The Spurs have tried to make James’s supporting cast beat them, but James has yet to find his groove through the first three games. James is averaging just 16.7 points in this series and has failed to score at least 20 points in three consecutive games for the first time since Games 3, 4 and 5 of the 2011 NBA Finals against Dallas, which humiliated him to the point that he responded with two more most valuable player awards, an NBA championship and an Olympic gold medal.
“I have to do better,” James said. “If I’m better, we’re better, and I have to be better. I’m putting everything on my chest and shoulders to be better. My teammates are doing a great job, and I’m not doing my part.”
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Wade scored just four of his team-high 16 points in the second half, and Bosh had 12 points and 10 rebounds, but the Heat wasn’t able to get same contributions from its role players as it did in Game 2. Mike Miller was the only reserve to score in double figures; he made all five of his three-point attempts to finish with 15 points. Chalmers was held scoreless after providing 19 points in Game 2.
Without Miller, the game likely would have been over much earlier. He made three three-pointers in the first half, bringing the Heat within 43-42. Wade made a reverse layup to tie the game at 44, but the Spurs responded with back-to-back three-pointers to end the half, with Neal barely beating the shot clock to send his team into the locker room with a 50-44 lead.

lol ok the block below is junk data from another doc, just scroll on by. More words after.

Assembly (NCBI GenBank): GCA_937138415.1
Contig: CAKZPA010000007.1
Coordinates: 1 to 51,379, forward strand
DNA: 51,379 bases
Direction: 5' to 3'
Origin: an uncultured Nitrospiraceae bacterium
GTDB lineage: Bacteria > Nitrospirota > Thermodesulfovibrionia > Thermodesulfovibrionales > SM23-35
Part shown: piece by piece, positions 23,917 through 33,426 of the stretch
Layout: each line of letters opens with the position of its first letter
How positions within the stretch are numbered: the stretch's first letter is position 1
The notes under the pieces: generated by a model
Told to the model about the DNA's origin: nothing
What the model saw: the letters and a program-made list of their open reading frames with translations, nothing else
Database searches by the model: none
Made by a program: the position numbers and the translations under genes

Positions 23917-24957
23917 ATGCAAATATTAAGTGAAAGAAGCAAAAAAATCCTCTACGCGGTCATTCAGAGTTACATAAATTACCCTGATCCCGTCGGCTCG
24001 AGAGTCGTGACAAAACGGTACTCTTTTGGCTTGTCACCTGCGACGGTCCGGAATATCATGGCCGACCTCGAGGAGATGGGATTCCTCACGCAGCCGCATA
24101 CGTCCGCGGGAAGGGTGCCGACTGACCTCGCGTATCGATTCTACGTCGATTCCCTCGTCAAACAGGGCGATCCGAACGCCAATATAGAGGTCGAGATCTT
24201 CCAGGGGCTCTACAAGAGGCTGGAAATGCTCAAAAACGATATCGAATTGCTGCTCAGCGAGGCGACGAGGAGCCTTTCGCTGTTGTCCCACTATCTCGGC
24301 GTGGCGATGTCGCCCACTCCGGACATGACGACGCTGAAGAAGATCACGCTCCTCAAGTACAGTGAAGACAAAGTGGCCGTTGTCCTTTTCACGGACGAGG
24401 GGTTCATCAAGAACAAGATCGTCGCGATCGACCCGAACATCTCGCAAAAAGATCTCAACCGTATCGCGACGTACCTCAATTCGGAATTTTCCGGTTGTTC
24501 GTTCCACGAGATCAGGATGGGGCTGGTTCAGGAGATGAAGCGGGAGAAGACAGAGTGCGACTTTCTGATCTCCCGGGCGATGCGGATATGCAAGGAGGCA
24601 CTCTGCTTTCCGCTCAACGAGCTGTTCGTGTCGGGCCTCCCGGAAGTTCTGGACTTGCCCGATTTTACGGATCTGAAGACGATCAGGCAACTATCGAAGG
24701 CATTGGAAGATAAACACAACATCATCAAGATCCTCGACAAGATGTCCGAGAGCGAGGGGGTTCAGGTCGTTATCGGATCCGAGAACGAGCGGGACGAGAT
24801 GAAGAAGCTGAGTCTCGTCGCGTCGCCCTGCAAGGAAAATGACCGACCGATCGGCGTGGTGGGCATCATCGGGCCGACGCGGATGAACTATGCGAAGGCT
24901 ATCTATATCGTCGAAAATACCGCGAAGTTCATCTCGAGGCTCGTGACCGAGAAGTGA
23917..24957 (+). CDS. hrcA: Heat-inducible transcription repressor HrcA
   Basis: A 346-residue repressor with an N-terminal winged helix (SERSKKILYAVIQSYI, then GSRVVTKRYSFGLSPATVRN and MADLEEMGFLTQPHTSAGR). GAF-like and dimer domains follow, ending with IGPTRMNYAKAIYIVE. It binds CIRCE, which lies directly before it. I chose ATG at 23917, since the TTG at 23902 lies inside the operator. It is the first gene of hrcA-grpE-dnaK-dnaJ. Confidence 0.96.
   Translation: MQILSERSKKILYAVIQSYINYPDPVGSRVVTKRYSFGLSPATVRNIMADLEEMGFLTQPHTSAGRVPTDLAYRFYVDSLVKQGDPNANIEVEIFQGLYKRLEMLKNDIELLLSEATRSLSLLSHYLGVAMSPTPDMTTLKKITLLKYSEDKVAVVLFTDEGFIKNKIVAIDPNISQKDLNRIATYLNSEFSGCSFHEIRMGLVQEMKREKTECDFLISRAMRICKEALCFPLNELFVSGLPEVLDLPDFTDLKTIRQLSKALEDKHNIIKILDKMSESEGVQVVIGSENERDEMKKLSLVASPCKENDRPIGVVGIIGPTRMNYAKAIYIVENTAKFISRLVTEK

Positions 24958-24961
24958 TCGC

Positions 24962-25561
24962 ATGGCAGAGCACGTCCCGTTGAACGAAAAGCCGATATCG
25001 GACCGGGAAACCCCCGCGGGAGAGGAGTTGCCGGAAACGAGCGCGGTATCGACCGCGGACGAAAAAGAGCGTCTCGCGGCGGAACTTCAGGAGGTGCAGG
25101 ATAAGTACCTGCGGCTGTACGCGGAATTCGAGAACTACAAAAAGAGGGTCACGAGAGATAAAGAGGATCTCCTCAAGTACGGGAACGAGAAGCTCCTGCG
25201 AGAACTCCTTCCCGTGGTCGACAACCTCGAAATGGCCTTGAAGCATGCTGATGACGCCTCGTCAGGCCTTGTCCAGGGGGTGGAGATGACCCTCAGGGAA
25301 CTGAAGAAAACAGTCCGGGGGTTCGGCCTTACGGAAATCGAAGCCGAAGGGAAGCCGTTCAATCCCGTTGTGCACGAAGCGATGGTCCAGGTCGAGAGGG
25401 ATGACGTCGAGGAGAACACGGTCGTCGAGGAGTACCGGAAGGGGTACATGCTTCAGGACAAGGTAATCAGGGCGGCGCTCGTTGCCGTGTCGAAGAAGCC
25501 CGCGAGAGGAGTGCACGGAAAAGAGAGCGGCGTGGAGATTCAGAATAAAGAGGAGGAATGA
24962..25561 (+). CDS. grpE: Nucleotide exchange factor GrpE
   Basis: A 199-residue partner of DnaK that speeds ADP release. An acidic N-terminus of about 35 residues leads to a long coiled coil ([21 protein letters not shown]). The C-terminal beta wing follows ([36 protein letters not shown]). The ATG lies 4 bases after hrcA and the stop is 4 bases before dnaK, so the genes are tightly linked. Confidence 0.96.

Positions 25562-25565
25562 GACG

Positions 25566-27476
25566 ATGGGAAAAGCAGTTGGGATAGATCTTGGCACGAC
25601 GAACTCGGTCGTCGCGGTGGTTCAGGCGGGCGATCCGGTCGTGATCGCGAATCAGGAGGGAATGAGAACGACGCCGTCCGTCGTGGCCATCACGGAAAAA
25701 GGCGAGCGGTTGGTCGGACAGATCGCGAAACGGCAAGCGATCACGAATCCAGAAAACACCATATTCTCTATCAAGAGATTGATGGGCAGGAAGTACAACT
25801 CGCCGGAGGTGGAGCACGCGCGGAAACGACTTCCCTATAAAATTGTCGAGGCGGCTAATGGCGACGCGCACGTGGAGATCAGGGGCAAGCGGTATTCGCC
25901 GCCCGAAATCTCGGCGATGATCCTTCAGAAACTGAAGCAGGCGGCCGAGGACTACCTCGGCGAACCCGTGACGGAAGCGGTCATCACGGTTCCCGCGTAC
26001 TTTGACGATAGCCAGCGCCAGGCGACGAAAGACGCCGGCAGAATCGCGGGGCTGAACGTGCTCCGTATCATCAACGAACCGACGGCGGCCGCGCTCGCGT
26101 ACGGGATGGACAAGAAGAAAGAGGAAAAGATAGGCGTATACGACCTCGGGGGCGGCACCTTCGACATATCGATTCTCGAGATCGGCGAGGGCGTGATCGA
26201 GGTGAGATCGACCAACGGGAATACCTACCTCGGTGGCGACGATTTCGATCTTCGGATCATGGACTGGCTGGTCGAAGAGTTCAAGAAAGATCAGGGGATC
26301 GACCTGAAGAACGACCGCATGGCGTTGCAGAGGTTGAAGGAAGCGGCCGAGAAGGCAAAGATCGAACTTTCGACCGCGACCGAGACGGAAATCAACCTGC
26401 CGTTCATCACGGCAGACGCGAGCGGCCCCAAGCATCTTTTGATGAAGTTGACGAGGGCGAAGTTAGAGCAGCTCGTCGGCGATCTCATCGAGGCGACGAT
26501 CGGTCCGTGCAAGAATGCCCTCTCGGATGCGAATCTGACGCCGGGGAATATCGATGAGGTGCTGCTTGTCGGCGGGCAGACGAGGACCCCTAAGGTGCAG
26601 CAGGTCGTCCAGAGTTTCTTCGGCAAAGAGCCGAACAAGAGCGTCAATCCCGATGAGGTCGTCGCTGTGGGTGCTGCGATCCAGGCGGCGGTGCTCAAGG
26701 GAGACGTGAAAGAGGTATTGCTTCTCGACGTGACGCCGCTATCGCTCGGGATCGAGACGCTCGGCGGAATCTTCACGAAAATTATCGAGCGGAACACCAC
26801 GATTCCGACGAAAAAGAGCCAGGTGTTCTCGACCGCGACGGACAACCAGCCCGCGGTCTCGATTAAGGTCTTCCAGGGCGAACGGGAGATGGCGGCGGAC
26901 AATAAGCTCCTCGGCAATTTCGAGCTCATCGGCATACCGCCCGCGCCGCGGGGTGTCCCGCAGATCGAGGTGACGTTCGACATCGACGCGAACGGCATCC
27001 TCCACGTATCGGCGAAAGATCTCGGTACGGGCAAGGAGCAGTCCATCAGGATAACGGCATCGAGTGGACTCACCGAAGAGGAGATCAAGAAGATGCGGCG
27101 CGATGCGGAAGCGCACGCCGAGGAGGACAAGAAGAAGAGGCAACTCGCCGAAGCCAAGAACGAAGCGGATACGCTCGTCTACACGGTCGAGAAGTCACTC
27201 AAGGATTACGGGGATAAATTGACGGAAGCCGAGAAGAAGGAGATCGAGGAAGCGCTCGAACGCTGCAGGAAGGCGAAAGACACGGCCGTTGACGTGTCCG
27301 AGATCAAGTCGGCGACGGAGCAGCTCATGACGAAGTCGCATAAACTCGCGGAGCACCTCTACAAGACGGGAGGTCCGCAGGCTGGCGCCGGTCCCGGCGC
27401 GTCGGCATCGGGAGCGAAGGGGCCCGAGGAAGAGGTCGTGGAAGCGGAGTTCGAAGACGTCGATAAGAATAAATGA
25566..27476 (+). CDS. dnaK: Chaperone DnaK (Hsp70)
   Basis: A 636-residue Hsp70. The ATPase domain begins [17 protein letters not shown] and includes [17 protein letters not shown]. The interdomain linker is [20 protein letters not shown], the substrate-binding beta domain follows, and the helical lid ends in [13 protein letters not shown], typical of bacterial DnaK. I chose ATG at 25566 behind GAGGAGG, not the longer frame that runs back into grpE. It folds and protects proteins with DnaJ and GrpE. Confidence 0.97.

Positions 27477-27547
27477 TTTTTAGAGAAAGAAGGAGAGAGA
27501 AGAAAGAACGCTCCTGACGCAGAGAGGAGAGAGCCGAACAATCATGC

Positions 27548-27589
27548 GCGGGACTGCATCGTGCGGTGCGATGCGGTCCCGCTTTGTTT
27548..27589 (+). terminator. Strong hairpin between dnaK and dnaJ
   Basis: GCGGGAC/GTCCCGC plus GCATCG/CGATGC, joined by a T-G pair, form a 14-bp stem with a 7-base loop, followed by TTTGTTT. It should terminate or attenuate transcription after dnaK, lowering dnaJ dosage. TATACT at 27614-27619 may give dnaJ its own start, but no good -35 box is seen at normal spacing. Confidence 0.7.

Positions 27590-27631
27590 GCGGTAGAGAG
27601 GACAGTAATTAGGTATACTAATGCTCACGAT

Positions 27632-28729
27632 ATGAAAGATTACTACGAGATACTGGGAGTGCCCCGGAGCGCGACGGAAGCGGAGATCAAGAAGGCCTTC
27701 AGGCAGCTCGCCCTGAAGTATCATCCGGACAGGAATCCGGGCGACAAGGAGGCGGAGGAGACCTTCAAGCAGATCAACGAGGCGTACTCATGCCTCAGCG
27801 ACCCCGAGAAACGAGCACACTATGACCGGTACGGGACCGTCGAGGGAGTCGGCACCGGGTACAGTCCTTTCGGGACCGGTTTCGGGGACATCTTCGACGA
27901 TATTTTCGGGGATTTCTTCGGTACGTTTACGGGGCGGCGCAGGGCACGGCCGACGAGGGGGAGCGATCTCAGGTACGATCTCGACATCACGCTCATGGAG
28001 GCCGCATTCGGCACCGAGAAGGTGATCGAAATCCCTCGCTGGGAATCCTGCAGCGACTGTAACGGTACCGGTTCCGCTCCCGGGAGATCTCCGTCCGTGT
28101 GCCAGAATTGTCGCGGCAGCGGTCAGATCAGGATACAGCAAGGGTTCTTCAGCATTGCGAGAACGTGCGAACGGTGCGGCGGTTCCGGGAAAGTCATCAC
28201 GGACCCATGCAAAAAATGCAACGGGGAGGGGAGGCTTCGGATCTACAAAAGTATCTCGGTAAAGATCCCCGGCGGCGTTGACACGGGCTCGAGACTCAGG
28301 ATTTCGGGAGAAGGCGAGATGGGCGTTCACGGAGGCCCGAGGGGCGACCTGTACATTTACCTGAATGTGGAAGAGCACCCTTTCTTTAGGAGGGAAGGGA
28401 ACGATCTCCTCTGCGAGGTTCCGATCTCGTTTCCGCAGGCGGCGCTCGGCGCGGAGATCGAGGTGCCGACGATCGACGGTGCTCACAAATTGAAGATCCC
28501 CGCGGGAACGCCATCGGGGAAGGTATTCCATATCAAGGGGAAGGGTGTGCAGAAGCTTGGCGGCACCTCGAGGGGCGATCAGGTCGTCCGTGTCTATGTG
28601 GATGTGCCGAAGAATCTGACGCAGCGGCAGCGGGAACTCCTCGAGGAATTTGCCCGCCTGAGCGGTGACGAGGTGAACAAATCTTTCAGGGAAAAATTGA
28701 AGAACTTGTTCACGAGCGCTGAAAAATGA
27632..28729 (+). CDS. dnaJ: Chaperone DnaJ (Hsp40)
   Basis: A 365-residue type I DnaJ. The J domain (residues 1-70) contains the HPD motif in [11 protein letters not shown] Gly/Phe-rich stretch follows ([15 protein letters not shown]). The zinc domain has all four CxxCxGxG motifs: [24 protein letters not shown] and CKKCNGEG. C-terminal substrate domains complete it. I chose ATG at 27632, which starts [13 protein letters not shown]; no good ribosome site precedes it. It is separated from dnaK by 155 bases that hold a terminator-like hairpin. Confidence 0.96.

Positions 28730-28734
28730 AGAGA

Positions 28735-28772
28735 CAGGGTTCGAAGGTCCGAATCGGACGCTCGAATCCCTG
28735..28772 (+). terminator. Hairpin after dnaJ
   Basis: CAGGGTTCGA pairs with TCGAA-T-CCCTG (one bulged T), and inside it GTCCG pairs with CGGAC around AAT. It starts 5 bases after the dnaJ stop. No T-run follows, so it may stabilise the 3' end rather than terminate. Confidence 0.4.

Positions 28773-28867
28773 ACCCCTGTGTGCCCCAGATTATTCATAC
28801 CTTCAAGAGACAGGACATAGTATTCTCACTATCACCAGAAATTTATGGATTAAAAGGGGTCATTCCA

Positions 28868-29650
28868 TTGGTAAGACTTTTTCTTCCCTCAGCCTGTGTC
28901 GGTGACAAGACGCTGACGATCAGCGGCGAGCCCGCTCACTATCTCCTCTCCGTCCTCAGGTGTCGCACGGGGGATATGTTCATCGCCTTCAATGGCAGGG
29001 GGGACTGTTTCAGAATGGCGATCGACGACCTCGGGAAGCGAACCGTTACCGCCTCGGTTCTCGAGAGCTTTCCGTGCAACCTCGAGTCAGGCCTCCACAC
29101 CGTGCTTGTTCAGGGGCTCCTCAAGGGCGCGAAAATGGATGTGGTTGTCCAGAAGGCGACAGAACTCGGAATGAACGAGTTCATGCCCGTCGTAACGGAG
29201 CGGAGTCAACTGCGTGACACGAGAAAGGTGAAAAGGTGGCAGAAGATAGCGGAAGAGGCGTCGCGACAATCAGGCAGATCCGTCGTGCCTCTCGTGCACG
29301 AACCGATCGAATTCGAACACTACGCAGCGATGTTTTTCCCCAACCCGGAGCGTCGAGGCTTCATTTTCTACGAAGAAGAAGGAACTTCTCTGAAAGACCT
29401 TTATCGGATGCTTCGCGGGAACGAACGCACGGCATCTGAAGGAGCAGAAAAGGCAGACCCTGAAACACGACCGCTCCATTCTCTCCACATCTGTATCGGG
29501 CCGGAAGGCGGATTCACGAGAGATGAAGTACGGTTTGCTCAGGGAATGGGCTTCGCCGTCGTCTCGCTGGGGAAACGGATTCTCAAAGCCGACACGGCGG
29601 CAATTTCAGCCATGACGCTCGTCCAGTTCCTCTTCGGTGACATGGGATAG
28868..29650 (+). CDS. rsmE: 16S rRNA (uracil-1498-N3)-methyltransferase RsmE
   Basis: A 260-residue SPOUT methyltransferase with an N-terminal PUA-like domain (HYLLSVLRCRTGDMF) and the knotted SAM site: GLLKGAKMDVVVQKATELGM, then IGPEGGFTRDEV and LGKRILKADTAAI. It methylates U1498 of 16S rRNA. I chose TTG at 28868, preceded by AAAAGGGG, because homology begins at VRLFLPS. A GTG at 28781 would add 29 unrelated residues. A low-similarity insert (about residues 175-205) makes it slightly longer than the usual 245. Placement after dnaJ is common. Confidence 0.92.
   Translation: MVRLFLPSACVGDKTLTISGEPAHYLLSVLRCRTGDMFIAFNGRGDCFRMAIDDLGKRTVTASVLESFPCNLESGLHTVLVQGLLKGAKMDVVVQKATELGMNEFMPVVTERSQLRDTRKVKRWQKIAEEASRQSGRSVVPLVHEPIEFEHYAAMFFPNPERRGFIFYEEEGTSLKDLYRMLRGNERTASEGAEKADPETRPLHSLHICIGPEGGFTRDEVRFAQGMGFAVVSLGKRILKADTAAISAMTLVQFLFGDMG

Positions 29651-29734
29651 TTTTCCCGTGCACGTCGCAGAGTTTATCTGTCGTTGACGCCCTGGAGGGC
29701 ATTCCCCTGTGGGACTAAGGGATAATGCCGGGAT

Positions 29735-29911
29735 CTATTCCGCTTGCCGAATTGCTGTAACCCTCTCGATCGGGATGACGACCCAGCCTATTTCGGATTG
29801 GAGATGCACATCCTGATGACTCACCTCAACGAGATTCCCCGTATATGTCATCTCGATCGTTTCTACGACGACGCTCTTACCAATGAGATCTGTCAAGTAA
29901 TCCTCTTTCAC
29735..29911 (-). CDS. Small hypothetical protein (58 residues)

The Heat bombarded the Spurs in Game 2 with an impressive 33-5 run in the second half, but the Spurs had a rebuttal of their own. They outscored Miami 33-10 over a 12-minute stretch from the second quarter and the third period, taking a 75-54 lead when reserve Cory Joseph stole a pass from James and made a layup. Popovich pulled his starters, but his team extended the lead to 37 when reserve DeJuan Blair made a two-handed dunk in the final minute.
“We got what we deserved,” Heat Coach Erik Spoelstra said repeatedly after the game. “Every shot they wanted to get, they got. . . . They played with more force and more focus. The teams that do that typically get what you deserve. They outplayed us, outclassed us from the very tip.”
Neal buried six of the Spurs’ NBA Finals-record 16 three-pointers. At the start of the fourth quarter, Neal hit a long three-pointer with Heat center Chris Andersen defending to put the Spurs ahead by 18, then came around a Matt Bonner screen to bury another three-pointer on the next possession to give the Spurs an 84-63 lead. At the time, Neal had matched Heat all-stars James and Wade in scoring.
Green, meanwhile, made seven three-pointers in Game 3 and is shooting 66.7 percent (16for 24) from long distance this series.